Interview with Maria Viirros
Written by Aleksandra Stasiak
Photo by Sissel Xenia Reese Hansen
Maria Viirros is a Finnish artist and a third-year Bachelor student at the Oslo National Academy of Arts, KHiO. The artist exhibited last spring at Galleri Neuf with the exhibition «No Man’s Land» and the 1st of November she is preparing for a new duo exhibition at Galleri Seilduken.
Maria Viirros moved to Norway for the exchange programme in 2017 at KHiO. Intaglio printmaking, which she mostly works with, is not the most popular technique in Finland, whereas this field gives much more possibilities in Oslo. Her personal reasons for searching something new and having a penchant for heavy music threw her eventually to the capital of black metal.
Has the new environment shaped your artistic practice in some way?
Yeah, of course. I think KHiO has such a great facility, where you have basically everything, and the only thing that is asked from you is to show up and work. It is perfect for me because I like to get into a mode where I do not see anything else but the work I am doing. Having KHiO as a place to work is so indulgent in a way that it is really easy to produce and produce and find new ways of working.
Do you plan to stay or to move back to Finland?
For now, I want to stay. I actually liked the university so much that I transferred myself here as a student and I will be finishing my degree here. I really like Norway, and Finland is in a bad situation right now, because of the government. It is difficult to work there as an artist, because of practical matters, like when it comes to getting grants, having exhibitions or places to work. In Oslo, there are so many opportunities. I just moved here and have only been here for 10 months. I’ve learned the language, I have a job, I have a social circle and why not? I really like it here. So, for now, I plan on staying here.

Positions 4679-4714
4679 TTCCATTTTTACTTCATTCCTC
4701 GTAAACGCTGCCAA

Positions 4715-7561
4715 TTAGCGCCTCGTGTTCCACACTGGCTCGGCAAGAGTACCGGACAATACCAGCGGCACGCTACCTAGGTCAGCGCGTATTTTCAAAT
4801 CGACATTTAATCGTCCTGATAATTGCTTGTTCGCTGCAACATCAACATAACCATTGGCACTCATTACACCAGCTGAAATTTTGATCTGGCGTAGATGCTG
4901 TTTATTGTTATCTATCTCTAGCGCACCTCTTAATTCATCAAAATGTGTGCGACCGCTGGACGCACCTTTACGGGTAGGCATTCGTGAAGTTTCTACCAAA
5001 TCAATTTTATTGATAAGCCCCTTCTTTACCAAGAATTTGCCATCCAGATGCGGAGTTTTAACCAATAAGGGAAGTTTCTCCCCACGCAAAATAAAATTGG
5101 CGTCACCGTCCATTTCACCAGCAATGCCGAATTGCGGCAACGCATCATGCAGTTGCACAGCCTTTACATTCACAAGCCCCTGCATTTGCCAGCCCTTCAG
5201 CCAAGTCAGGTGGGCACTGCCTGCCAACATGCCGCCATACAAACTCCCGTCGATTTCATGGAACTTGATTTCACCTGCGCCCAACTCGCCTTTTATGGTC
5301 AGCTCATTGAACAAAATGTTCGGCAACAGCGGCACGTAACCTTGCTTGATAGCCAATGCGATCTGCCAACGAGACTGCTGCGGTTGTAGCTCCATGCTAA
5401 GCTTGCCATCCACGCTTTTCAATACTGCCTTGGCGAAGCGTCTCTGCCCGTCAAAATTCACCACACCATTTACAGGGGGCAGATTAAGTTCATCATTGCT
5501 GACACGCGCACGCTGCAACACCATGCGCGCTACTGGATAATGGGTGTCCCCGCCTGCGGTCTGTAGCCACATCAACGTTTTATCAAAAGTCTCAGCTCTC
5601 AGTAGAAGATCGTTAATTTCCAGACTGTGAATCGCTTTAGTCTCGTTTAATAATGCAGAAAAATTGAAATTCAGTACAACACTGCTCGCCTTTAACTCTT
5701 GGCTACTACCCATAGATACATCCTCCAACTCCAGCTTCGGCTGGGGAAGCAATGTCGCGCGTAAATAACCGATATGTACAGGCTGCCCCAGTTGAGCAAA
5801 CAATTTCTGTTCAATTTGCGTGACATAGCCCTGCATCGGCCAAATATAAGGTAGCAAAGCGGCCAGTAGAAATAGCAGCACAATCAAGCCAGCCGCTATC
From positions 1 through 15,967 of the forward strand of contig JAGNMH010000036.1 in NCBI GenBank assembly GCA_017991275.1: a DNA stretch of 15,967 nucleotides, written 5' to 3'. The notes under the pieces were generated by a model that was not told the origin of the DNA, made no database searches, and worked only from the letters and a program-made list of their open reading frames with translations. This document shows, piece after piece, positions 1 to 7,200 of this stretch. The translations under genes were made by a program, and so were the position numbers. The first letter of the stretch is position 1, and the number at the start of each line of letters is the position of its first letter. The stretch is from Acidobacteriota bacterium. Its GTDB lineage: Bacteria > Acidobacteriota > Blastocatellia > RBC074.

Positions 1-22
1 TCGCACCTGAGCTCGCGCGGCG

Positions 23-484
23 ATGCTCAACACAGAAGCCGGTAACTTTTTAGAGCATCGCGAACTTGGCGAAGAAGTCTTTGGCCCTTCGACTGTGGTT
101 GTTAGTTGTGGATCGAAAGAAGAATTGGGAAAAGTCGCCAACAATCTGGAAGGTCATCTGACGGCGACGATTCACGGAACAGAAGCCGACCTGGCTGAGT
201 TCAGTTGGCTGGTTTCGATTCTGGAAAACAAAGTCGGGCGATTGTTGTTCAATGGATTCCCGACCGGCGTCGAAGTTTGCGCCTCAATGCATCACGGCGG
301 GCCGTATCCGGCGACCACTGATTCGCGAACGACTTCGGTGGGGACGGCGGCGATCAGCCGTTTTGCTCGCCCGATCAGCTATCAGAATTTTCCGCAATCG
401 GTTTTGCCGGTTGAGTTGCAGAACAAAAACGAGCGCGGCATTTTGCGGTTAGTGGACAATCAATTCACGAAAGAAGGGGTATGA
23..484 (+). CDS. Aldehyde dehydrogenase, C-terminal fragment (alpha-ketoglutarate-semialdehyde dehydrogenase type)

Let’s talk about your artistic practice. Do you remember a moment when you decided that you wanted to do art?
That’s a very difficult question because I kind of ended up being an artist because I am a really stubborn person. Motivation is a big thing for me. I need to be motivated in order to work in a good way. I find being an artist gives you a freedom because you are the dictator of your own work.
I’ve always hated the academic way of just sitting down and reading, while other people tell you that you need to read this and that, and after you’ll have an exam. I really do not like other people telling me what I need to be doing. Therefore I always found art to be really interesting. After so many years of doing it, I figured out that I am not really an artistic person (if that makes sense!). But it is more about enjoying the process. It is something that I can focus on and I can get into the details and do a very nerdy job with. My practice is technical, based on intaglio printmaking. It is important for me to have an artistically free carrier. Like I could never do painting because it is so loose and flowy. And this is not who I am as a person. I need to have a structure - but I need to have a free structure.
I go to many exhibitions and sometimes I find it a bit boring when there is a lot of text and a lot of talk about the idea and so much excess of other things presented with the art. You look at the work and the work becomes an illustration of the idea. I am trying to do the opposite. The work is always the main thing. I can rely on my work and feel confident that it is good by itself. There is no need to have anything flashy about it because it is good enough.
It is great that you have found your own way out. Are you inspired by something in particular?